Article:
New business models which leverage technology are being introduced by governments and businesses, this promotes sustainability and improves the general standard of living. Artificial Intelligence (AI), blockchain technology, machine learning, robotics, 5G, cloud computing, are several other emerging technologies that are being utilised in solutions in an attempt to achieve the SDGs. These technologies are connecting citizens around the world, monitoring, and tracking environmental impact, optimising industrial inefficiencies. They contribute to vast improvements in access to public services, provision of social protection, and new economic opportunities for many people. Thus, traditionally wasteful practices are being transformed into sustainable and efficient means of operation. (Doyle, 2021).
At one level, digital technology is formally included within multiple SDG targets, especially under Goal 9 for infrastructure and innovation. Target SDG 9.1 is to “Develop quality, reliable, sustainable and resilient infrastructure, including regional and transborder infrastructure, to support economic development and human well-being, with a focus on affordable and equitable access for all.” Target 9.c is to “Significantly increase access to information and communications technology and strive to provide universal and affordable access to the internet in the least developed countries by 2020.”
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As per International Telecommunication Union (ITU), digital technologies can contribute significantly to the fulfilment of every SDG. To mention a few, by making agricultural practices more data- driven and efficient, ICT-enabled solutions can help farmers reduce their use of energy but increase crop yields, thus contributing to SDG 2 on Zero Hunger. SDG 3, focusing on good health and well-being, can be addressed by directly interacting with patients, health informatics and telemedicine. These services can be improved through better connectivity. New and emerging digital technologies facilitate smart water and sanitation management, and wastewater management catering to SDG 6 on clean water and sanitation. SDG 11 deals with sustainable cities and communities and aims for cities to take key steps to become smart and sustainable. Smart cities are where digital connectivity, data, and citizen knowledge generates opportunities for public services to become better adapted for the citizens. Digital tools allow increasingly sophisticated climate modelling. Green data centres and green power feeding systems are promoted by establishing standards thus SDG 13 addressing climate change action is promoted. Technology can be used to identify, monitor, photograph, and track wildlife populations. Radio Frequency Identification (RFID) chips and sensor networks can be used to protect endangered animals to learn more about their migratory patterns and their needs for protection. This helps achieve SDG 15 which brings to focus life on land (International Telecommunication Union, 2021).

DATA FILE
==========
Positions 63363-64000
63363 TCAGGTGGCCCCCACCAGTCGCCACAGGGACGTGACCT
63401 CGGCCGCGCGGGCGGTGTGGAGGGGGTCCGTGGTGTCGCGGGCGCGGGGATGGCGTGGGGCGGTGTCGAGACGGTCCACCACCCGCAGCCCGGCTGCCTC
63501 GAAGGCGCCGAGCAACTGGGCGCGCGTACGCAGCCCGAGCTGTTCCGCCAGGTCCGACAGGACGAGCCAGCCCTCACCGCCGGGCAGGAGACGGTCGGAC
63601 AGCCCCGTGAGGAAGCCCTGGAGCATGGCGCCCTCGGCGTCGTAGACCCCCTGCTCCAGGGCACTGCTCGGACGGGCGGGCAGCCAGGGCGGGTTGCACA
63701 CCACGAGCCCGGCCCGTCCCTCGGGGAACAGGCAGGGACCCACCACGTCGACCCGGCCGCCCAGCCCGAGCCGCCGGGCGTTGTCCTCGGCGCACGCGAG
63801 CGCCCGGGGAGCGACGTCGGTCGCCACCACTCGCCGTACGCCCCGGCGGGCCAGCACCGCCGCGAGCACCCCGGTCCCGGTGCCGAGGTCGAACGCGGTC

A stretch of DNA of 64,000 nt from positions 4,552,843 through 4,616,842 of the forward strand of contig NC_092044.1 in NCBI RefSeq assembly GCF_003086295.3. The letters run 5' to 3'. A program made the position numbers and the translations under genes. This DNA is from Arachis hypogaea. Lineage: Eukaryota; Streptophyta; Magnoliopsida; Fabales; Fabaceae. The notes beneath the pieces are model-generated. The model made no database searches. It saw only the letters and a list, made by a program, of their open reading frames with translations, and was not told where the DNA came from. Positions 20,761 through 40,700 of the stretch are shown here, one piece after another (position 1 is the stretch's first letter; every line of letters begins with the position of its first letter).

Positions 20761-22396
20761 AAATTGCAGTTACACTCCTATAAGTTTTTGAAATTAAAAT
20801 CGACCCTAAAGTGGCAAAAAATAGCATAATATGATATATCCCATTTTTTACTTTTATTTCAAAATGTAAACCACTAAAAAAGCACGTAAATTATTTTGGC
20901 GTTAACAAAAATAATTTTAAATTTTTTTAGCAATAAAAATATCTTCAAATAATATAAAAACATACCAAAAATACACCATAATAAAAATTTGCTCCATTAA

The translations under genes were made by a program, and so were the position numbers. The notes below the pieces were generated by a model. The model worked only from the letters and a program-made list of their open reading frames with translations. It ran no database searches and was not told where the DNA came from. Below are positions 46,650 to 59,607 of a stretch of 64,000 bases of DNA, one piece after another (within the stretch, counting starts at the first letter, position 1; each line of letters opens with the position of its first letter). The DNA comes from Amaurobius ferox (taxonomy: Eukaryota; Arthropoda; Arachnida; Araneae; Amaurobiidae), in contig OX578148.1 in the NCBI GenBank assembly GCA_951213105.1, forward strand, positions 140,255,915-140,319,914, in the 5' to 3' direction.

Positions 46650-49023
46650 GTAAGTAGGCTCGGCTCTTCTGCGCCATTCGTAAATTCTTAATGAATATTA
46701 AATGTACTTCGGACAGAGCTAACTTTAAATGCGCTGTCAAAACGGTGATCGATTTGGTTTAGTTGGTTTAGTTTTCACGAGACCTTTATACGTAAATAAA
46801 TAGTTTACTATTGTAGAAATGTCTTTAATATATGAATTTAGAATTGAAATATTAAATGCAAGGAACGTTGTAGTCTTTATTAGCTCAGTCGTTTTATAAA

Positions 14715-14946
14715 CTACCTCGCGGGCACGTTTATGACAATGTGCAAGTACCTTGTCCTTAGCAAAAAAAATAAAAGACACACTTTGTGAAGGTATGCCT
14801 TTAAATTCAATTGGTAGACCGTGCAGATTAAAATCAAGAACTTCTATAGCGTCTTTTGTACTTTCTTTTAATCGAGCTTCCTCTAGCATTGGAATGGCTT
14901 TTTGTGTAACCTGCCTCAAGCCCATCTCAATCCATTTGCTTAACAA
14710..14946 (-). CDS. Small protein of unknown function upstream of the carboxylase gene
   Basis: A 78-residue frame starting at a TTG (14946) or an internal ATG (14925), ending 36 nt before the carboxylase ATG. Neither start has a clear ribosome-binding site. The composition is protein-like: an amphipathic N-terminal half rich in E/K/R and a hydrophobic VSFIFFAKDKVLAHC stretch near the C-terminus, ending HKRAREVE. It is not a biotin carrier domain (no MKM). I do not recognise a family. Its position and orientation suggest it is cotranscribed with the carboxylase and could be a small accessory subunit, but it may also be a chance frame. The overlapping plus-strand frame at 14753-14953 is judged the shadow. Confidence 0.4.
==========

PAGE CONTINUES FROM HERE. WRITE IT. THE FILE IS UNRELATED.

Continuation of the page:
Digital Public Technologies (DPT) need to be understood in the context of complex digital ecosystems that governments and service providers need to navigate. (Ingram, McArthur, & Vora, 2022). Figure 1 illustrates the foundational role of physical and platform infrastructure in enabling applications and services to thrive across the public and private sectors. These infrastructure layers underpin every retail e-commerce solution, mobile and online banking interface, health and fitness application, e-government service, and much more.
Together they enable a sort of explosion of innovation, in the form of applications that simply cannot be predicted or even limited. When present, pervasive, and designed well, physical and platform infrastructure has the potential for widespread use that serves all social and economic sectors, including those that promote SDG achievement.